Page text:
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Ecomasculinity is a complementary field of thought to ecofeminism. While ecofeminism has traditionally focused on studying issues such as how the exploitation of women and women's bodies is congruent with the exploitation of nature, ecomasculinity studies men's role in this process and looks for ways to enable men to take on roles that would challenge exploitative thought patterns and practices. As an academic field, early work on ecomasculinity has been carried on by the likes of Richard Twine, Paul Pulé, and Greta Gaard.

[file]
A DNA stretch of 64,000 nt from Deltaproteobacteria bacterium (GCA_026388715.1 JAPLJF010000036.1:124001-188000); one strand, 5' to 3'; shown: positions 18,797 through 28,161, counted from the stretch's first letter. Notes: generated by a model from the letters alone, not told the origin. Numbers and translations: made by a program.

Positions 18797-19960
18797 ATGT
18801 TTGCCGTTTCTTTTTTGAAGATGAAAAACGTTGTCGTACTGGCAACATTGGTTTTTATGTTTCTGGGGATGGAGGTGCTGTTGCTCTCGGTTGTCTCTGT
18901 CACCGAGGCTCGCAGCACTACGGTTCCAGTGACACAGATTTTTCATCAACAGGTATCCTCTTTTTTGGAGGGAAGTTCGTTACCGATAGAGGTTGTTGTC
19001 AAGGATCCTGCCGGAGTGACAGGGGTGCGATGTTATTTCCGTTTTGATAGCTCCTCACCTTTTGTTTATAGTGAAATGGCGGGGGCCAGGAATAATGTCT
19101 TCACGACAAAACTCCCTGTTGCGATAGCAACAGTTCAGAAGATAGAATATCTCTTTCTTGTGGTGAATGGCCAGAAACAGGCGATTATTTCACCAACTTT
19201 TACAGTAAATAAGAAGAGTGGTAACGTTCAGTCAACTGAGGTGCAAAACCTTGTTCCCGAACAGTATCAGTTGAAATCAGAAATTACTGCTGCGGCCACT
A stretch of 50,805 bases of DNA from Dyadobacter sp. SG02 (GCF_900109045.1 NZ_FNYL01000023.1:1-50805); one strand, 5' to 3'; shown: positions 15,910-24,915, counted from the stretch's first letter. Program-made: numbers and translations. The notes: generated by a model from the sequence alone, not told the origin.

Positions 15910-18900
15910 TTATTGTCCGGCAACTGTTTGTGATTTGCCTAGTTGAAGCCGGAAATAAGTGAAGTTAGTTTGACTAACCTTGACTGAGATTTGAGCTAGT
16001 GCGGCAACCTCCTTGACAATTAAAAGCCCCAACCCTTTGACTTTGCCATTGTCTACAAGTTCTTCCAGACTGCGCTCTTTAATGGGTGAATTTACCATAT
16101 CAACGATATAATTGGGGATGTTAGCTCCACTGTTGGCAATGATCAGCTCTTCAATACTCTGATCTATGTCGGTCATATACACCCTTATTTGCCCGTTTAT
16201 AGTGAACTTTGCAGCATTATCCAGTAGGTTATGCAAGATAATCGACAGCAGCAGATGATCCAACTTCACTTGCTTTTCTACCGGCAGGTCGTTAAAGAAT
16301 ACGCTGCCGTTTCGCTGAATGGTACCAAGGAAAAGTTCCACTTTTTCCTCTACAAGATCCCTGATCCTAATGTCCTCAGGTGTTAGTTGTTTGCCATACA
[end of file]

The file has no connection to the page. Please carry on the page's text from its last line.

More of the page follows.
- Gaard, Greta. “Toward New EcoMasculinities, EcoGenders, and EcoSexualities.” Ecofeminism: Feminist Intersections with Other Animals and the Earth. Eds. Carol J. Adams and Lori Gruen. New York and London: Bloomsbury, 2014: 225–239.
- Pulé, Paul M. A Declaration of Caring: Towards an Ecological Masculinism. 2013, http://researchrepository.murdoch.edu.au/13138/6/03Whole.pdf
- Twine, Richard. “Masculinity, Nature, Ecofeminism.” Ecofeminism Organization Journal, 2001. http://richardtwine.com/ecofem/masc.pdf